According to the official press release about the addition, we have some confirmation on what exactly the modes are that will be added:

“The Colosseums of Limgrave, Leyndell and Caelid will open their gates, allowing players to engage in battles such as duels, free-for-alls and team fights.”

In the trailer, we see a traditional 1v1 battle at the start, but it progresses to players fighting each other’s summons, and then finally a 3v3 team fight battle which is well beyond anything the game is currently capable of now.

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Elden Ring has spent many months balancing all of its magic and weapon skills in an effort to try to create more parity in PvP, which has turned out to be a significant part of the game, and the core of the game’s endgame once you’ve done everything in PvE.

There is a theory that I personally subscribe to, that FromSoft is revealing this PvP update now and launching it tomorrow so it will not get drowned out by a potential announcement this Thursday at The Game Awards. There are rumblings, and fervent prayers, that this would be the stage in which they would finally announce sizable, PvE DLC for Elden Ring. We are well, well behind the pacing of past DLC announcements from FromSoft games, given that Elden Ring came out almost ten months ago now, but it’s obviously a bigger game than past ones. Elden Ring DLC repeatedly is brought up as the “World Premiere” at The Game Awards that everyone is hoping to see, and these days, with the demise of E3, it’s pretty much the biggest place in the industry to debut things, outside of first party PlayStation and Xbox showcases.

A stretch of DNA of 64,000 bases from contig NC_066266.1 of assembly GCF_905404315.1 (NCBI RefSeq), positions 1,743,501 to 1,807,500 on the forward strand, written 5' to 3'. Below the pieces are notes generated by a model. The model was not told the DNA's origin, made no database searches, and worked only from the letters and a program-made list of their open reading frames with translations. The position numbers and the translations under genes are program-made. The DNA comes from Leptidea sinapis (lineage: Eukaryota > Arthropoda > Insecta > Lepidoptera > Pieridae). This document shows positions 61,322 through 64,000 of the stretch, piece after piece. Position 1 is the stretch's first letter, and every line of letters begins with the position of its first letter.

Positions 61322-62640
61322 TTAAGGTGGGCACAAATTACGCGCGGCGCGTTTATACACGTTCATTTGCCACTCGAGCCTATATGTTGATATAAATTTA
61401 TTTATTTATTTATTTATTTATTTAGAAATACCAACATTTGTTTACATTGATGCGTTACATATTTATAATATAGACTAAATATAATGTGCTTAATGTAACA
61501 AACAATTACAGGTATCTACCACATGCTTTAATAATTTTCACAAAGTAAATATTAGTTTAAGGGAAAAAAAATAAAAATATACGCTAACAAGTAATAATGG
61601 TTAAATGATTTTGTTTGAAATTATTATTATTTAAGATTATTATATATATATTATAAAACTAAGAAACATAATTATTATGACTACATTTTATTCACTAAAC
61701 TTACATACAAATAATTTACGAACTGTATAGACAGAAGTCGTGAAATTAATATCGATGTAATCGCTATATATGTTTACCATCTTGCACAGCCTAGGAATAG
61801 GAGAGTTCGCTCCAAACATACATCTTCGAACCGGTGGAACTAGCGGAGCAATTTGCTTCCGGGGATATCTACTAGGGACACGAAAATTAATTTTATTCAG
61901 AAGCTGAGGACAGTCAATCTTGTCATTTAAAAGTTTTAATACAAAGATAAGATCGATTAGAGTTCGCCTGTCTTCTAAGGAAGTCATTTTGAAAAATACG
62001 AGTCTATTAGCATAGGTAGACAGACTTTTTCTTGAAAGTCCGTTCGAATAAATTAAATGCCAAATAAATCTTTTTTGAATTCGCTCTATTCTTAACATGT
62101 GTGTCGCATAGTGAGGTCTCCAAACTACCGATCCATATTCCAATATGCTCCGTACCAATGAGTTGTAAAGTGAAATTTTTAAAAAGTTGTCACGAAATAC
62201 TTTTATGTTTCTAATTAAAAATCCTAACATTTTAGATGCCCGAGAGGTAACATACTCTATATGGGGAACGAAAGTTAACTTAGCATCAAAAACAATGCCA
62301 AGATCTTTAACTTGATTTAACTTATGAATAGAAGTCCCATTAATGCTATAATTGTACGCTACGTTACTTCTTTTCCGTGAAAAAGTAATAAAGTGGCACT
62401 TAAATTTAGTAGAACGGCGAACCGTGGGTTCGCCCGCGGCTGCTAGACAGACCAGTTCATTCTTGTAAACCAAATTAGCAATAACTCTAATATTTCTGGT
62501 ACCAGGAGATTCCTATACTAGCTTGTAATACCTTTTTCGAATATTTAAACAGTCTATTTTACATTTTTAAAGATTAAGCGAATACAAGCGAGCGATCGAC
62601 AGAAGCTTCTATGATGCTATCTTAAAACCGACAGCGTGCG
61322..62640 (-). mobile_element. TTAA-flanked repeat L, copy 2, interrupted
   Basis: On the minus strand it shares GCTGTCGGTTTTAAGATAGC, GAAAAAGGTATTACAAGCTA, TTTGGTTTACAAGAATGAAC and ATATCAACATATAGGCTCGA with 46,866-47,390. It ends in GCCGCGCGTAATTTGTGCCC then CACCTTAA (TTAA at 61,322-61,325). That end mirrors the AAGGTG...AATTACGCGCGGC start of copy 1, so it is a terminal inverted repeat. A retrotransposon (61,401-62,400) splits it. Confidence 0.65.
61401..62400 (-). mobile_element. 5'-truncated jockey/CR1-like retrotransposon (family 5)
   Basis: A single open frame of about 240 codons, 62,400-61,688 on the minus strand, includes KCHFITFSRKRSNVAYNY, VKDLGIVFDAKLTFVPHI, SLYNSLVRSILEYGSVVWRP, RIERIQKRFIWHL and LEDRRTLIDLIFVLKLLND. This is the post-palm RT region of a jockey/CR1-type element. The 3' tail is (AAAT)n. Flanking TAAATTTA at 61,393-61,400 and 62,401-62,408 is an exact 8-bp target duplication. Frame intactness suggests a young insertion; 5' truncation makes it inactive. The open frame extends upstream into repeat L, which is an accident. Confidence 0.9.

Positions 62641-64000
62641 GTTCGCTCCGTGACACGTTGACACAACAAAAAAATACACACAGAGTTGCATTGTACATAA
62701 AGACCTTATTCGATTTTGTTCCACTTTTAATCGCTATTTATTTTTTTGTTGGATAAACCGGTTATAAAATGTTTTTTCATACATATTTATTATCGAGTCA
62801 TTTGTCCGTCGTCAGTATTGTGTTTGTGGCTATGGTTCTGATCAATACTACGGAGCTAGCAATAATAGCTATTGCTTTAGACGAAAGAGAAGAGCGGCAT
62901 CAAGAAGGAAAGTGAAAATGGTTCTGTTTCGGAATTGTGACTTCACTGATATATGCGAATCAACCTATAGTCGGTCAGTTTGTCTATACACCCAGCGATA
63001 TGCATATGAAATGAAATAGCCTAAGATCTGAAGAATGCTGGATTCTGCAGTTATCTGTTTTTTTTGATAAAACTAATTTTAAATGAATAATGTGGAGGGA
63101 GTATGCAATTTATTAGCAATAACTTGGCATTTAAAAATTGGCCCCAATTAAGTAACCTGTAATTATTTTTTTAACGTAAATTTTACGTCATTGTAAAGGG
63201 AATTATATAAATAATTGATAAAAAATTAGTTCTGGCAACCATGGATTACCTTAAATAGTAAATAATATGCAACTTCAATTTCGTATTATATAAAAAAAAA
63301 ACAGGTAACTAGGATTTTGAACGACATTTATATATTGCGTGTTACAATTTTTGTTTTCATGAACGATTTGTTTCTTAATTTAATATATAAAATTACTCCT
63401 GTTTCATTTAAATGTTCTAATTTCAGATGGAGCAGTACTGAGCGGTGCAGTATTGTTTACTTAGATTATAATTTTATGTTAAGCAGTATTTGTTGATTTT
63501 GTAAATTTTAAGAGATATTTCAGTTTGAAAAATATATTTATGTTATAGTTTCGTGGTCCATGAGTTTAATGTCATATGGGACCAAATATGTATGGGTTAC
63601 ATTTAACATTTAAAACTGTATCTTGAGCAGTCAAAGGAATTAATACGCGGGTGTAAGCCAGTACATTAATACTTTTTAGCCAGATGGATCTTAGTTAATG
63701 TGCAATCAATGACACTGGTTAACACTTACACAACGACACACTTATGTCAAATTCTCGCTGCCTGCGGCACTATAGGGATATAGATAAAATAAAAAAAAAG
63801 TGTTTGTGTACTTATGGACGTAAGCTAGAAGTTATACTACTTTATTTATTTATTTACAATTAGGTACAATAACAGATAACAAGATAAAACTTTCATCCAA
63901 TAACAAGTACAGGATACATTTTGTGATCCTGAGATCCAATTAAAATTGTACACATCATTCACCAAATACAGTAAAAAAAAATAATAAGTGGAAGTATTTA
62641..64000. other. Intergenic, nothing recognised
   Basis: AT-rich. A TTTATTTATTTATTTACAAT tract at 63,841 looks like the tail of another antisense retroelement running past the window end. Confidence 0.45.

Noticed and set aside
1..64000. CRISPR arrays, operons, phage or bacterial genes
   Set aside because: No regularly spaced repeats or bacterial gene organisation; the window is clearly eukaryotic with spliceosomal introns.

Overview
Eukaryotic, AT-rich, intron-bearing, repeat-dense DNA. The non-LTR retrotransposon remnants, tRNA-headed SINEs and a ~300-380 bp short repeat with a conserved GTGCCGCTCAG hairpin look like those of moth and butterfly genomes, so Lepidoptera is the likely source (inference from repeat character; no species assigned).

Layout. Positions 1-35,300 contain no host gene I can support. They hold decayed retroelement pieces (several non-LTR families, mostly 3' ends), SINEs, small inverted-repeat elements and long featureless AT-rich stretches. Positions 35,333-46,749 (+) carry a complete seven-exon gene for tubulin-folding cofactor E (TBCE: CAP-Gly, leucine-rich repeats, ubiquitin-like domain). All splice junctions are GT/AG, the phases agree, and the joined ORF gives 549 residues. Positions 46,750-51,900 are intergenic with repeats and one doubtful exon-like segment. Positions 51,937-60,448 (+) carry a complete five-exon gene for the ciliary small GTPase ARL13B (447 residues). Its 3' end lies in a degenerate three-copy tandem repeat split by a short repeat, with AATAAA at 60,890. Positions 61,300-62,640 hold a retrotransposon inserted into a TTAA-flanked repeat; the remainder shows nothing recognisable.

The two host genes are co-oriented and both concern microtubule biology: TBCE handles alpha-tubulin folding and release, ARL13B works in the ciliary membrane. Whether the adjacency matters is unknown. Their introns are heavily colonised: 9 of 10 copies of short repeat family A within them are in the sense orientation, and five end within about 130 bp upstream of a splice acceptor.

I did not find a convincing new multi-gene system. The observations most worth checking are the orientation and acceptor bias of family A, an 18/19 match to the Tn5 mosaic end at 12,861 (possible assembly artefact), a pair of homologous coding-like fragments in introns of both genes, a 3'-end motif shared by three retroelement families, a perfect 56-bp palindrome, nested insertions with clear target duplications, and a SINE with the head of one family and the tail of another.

That’s the hope anyway, but the concrete facts right now are just that this PvP update will come tomorrow, so get your builds ready and find some teammates in order to take on the toughest PvP challenges in the game yet. Should be a lot of fun.

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After Backlash, Overwatch 2's New Tank Will Be Easier To Unlock For Free – Kotaku




On Twitter, Overwatch 2 game director Aaron Keller tweeted that Blizzard had reviewed data from Season 1 and decided to move Ramattra from tier 55 to tier 45 in the battle pass. And some challenges will be made “easier” to complete.

“Hey, all! Quick update on some changes coming to Season 2,” said Keller. “After reviewing data for Season 1, we’re moving Ramattra into Tier 45 of the Battle Pass and making a few more weekly challenges easier to complete. Excited for you all to see everything new in Season 2 starting tomorrow!”

This is part of Blizzard’s ongoing efforts to make progression in the shooter “more rewarding.” Of course on Twitter, players were mixed. While many seemed happy about the change, others were still upset that the hero was locked behind such a high tier of the pass, suggesting a lower tier would be better.

Now, it should be noted that unlike in the original Overwatch—which added all characters for free for all players with no restrictions—Ramattra will still be locked behind a paywall unless you grind. But at least now the grind will be less terrible and once you hit 45 you can stop focusing on challenges and the battle pass and just enjoy your new character. Well, unless Blizzard removes him like Mei or Bastion for a few weeks.